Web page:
MI Co-Organizes Regional Workshop on the Control of Dragon Fruit Diseases
September 5, 2016
Dragon fruit or pitaya is a crop of increasing importance in Southeast Asian countries. The crop has many characteristics that make it attractive to smallholder intensive farming systems, which include ease of propagation and establishment, relatively low maintenance costs, potentially high yields, and a strong export potential. But as with many ‘new’ crops, growers and technologists in all countries are on a learning curve to understand how to best manage the crop, and to mitigate threats related to agronomic practices, postharvest handling, and pests and diseases.
Many research institutions and universities within the region have research programs aimed at resolving these problems for growers. However, most are operating in isolation from one another, often on limited budgets and with no mechanism for information sharing. With the current small, dispersed, isolated, country-focused research programs, progress is inevitably slow.
It is in this light that Mekong Institute (MI), alongside the Food and Fertilizer Technology Center (FFTC) for the Asian and Pacific region, New Zealand Plant & Food Research, and the International Tropical Fruits Network (TFNet), are organizing the Regional Workshop on the Control of Dragon Fruit Diseases at the Mekong Institute Residential Training Center, Khon Kaen, Thailand, from September 5-7.
With 24 participants from nine countries – Cambodia, Indonesia, Malaysia, Myanmar, New Zealand, Philippines, Taiwan, Thailand, and Vietnam – attending the event, the workshop aims to bring together key researchers and technologists on dragon fruit diseases from within the region; share the current state of knowledge of dragon fruit diseases in the different countries; identify the priority research questions on dragon fruit diseases; identify the key institutes, universities and researchers engaged in dragon fruit disease research within the region; and establish an informal network committed to information sharing, develop collaborative research programs, and prepare joint proposals for research funding.
Speaking at the Opening Ceremony, Dr. Watcharas Leelawath, Executive Director of MI, briefly explained the kind of work that MI does, with focus on the three thematic areas of the institute. He also mentioned about the Food Safety Project that the Agricultural Development and Commercialization (ADC) Department of MI is currently implementing, which he related to the workshop’s topic of dragon fruit diseases.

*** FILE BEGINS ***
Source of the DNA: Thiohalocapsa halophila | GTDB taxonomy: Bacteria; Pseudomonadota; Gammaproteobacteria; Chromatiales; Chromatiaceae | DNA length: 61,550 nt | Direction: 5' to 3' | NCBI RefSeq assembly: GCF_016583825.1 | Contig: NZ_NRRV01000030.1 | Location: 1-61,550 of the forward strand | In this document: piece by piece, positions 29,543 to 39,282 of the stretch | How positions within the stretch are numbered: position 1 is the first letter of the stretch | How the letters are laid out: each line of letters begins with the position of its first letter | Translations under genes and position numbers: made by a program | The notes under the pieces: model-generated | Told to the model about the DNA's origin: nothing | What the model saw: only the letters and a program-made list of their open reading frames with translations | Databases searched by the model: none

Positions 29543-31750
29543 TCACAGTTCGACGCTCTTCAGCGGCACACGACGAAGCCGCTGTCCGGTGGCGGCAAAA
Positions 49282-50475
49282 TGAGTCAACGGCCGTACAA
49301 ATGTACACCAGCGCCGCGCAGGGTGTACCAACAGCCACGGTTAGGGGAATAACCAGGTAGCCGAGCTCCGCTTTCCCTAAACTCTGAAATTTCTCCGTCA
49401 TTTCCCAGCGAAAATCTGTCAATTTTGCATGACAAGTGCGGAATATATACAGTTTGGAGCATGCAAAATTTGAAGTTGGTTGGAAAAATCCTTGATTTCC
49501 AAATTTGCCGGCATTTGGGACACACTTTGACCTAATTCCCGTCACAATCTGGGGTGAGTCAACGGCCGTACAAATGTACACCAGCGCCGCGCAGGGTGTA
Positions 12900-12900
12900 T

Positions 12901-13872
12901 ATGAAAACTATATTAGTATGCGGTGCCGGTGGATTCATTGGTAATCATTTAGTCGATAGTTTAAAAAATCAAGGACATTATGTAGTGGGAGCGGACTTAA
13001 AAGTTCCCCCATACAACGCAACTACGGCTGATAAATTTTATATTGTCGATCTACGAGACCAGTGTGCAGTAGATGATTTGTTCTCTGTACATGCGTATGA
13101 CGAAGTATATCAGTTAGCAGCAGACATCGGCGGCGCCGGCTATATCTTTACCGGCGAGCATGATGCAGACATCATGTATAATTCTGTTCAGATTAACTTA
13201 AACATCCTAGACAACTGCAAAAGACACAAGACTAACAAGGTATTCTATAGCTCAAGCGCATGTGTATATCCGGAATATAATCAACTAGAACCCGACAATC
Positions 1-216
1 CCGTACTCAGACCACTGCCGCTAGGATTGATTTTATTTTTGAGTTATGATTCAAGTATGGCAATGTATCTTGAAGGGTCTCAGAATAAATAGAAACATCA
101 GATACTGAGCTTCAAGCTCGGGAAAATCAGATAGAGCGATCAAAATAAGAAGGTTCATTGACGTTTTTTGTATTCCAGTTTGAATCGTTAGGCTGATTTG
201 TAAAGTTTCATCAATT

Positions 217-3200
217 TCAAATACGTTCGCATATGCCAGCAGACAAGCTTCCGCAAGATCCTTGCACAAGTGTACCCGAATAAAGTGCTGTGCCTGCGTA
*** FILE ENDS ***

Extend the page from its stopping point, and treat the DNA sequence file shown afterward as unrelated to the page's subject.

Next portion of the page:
Meanwhile, a Welcome Remarks was also delivered by. Dr. Yu-Tsai Huang, Director of FFTC. He emphasized the importance of dragon fruit as an emerging crop with high export potential, as well as issues and concerns related to its production. He then encouraged all countries present to listen to each other’s needs and collaborate, so that together, they can pose effective solutions to these problems.
On the other hand, Mr. John Campbell, Quality Systems Coordinator for the New Zealand Plant & Food Research, highlighted their organization’s project in Vietnam during his Opening Remarks. He mentioned that their organization focuses on improving dragon fruit production in Vietnam, as well as controlling diseases threatening them at the production stage. This workshop, he further stated, is an excellent venue to build professional contacts among experts in the field.
Finally, Dr. Mohd Desa Haji Hassim, CEO of TFNet, gave the last Opening Remarks for the morning. In his speech, he was able to outline briefly the work that TFNet does regarding tropical fruits, and its relation to the UN Sustainable Goal of combating hunger and poverty.
This regional workshop is a follow-up to the international workshop on “Improving Pitaya Production and Marketing” held Sept. 7-9 last year in Kaohsiung, Taiwan, where the participants concurred that a mechanism for more rapid and efficient sharing of regional knowledge and capability, as well as for undertaking cross country collaborative research, would significantly increase both the cost efficiency and the rate of progress of most research programs on dragon fruit.